• H01L21/04Manufacture or treatment of semiconductor devices or of parts thereof the devices having at least one potential-jump barrier or surface barrier, e.g. PN junction, depletion layer or carrier concentration layer
    • H01L21/18Manufacture or treatment of semiconductor devices or of parts thereof the devices having at least one potential-jump barrier or surface barrier, e.g. PN junction, depletion layer or carrier concentration layer the devices having semiconductor bodies comprising elements of Group IV of the Periodic System or AIIIBV compounds with or without impurities, e.g. doping materials
    • H01L21/30Treatment of semiconductor bodies using processes or apparatus not provided for in groups H01L21/20 - H01L21/26
    • H01L21/31Treatment of semiconductor bodies using processes or apparatus not provided for in groups H01L21/20 - H01L21/26 to form insulating layers thereon, e.g. for masking or by using photolithographic techniques; After treatment of these layers
    • H01L21/3105After-treatment
    • H01L21/311Etching the insulating layers by chemical or physical means
    • H01L21/31144Etching the insulating layers by chemical or physical means using masks
    • HELECTRICITY
    • H01BASIC ELECTRIC ELEMENTS
    • H01LSEMICONDUCTOR DEVICES; ELECTRIC SOLID STATE DEVICES NOT OTHERWISE PROVIDED FOR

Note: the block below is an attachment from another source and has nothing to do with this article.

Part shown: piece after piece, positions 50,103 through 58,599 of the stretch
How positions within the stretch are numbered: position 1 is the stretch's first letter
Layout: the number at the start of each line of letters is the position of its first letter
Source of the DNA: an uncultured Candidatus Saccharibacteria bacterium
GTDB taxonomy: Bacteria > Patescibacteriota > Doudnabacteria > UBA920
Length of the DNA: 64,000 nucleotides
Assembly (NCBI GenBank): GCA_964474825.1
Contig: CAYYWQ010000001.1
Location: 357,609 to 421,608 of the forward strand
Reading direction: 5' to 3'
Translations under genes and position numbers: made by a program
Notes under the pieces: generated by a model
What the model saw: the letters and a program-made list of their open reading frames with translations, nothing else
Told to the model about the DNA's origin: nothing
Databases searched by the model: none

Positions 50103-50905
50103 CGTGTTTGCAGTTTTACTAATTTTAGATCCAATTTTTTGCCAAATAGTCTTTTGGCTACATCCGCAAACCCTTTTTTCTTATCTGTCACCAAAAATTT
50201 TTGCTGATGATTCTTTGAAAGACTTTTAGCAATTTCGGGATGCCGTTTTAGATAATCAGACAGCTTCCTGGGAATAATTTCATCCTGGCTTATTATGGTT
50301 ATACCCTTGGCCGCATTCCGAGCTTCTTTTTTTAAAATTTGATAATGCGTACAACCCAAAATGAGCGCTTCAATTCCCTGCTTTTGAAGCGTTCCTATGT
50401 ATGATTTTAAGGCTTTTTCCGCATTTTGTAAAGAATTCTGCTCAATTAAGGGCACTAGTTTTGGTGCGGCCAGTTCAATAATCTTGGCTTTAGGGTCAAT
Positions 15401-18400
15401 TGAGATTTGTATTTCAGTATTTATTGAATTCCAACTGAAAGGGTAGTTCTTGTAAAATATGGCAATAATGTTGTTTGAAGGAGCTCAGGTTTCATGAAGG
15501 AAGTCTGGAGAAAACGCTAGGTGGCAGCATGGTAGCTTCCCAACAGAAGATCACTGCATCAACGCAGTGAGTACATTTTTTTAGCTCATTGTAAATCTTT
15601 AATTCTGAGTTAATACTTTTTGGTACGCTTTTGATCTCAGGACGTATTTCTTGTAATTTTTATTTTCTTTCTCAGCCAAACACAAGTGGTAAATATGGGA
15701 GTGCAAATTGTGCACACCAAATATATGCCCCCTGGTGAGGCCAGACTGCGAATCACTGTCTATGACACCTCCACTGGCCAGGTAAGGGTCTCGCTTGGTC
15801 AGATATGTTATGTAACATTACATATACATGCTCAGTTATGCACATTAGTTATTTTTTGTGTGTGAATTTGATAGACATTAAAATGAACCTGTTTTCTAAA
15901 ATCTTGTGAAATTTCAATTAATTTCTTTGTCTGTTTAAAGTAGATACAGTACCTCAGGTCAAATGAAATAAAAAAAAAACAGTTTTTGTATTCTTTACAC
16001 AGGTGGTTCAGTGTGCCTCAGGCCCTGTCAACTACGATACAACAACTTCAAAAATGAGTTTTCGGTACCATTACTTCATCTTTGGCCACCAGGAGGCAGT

• H01L21/00Processes or apparatus adapted for the manufacture or treatment of semiconductor or solid state devices or of parts thereof
    • H01L21/02Manufacture or treatment of semiconductor devices or of parts thereof
    • H01L21/04Manufacture or treatment of semiconductor devices or of parts thereof the devices having at least one potential-jump barrier or surface barrier, e.g. PN junction, depletion layer or carrier concentration layer
    • H01L21/18Manufacture or treatment of semiconductor devices or of parts thereof the devices having at least one potential-jump barrier or surface barrier, e.g. PN junction, depletion layer or carrier concentration layer the devices having semiconductor bodies comprising elements of Group IV of the Periodic System or AIIIBV compounds with or without impurities, e.g. doping materials
    • H01L21/30Treatment of semiconductor bodies using processes or apparatus not provided for in groups H01L21/20 - H01L21/26
    • H01L21/31Treatment of semiconductor bodies using processes or apparatus not provided for in groups H01L21/20 - H01L21/26 to form insulating layers thereon, e.g. for masking or by using photolithographic techniques; After treatment of these layers
    • H01L21/3205Deposition of non-insulating-, e.g. conductive- or resistive-, layers on insulating layers; After-treatment of these layers
    • H01L21/321After treatment
    • H01L21/3213Physical or chemical etching of the layers, e.g. to produce a patterned layer from a pre-deposited extensive layer
    • H01L21/32139Physical or chemical etching of the layers, e.g. to produce a patterned layer from a pre-deposited extensive layer using masks

Abstract